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Intro to Lighting Design: Qualitative & Quantitative Principles

Intro to Lighting Design: Qualitative & Quantitative Principles

Two foundational principles of lighting design guide most designers and architects—the qualitative (or aesthetic) aspect and the quantitative (or engineering) aspect of light.

The qualitative part pertains to ensuring that a space has a pleasing ambience. It is the artistic interspersing of shadows and light, darkness and illumination, highlighting figure and form.

The quantitative part revolves around providing adequate light for a space. The Illuminating Engineering Society (IES) of North America publishes guidelines of light levels for many tasks and activities based on the nature of the space. 

If the work of lighting design is left to services engineers to meet quantifiable regulation-determined light output requirements per application, then interior and exterior architectural spaces become soulless environments. Using qualitative measurements, architects and lighting designers should make sure that the architectural intention and aesthetics of a space be stimulating and motivating.

Put simply, when designing the lighting of a space, ask yourself, (1) what are the light fixture and light output requirements of the space (quantitative), and (2), how will the space meet the subjective, psychological experience of the occupant (qualitative)?11

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What is lighting design? 
Lighting design imagines, creates, integrates, infuses and organizes lighting into a coordinated system, including factoring for the fact and advantage of natural light, electrical light, or both, to serve and advance human action.

Accordingly, design relates to the specific purpose, or multiple purposes, of a given particular space. In the kitchen, for example, you’re probably going to want to focus on illuminating the preparation and cooking of food. In a home theater or media room, it might be best to design lighting for proper seating and viewing — such as accentuating good sight lines — for comfortably finding your way in surrounding darkness and watching the movie.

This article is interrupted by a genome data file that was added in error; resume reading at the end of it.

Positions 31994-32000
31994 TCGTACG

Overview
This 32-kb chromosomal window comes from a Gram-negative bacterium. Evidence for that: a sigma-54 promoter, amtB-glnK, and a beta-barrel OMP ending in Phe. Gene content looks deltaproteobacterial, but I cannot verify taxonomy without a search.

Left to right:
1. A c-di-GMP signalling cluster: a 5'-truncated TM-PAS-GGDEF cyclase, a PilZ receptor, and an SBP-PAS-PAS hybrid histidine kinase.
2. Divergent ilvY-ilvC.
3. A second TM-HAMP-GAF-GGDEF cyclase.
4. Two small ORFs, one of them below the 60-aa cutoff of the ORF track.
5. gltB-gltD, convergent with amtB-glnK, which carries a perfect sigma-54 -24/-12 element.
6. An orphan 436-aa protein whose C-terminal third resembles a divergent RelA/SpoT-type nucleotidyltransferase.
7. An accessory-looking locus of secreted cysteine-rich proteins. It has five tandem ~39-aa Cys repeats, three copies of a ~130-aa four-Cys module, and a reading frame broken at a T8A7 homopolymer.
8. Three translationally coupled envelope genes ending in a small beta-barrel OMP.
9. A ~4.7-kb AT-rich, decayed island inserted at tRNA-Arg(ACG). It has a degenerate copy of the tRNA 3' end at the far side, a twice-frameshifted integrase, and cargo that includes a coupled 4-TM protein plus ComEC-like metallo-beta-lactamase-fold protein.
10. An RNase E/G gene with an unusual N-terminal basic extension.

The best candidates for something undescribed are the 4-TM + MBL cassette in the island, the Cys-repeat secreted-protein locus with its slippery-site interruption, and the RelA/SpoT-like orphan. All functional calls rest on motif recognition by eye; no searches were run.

Generally, lighting design should account for the specific type of action being illuminated; the amount of light provided, the color of the light, which may affect the optics for particular objects, such as works of art, and the overall, whole environment. Another design factor in a given space — whether it’s exterior or interior — is distribution of light. Though it varies by application, lighting design should also sufficiently address the impact the illumination has on the inhabitants of the space. Here’s a guide that can help you determine the amount of lumens you will need to properly light any application. 

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[…] practical terms, photometrics shows whether a lighting plan meets the qualitative and quantitative lighting requirements for a project. Proper use of photometry can improve the user experience in a space and provide […]


[…] lighting design imagines, creates, integrates, infuses and organizes lighting into a coordinated system, including […]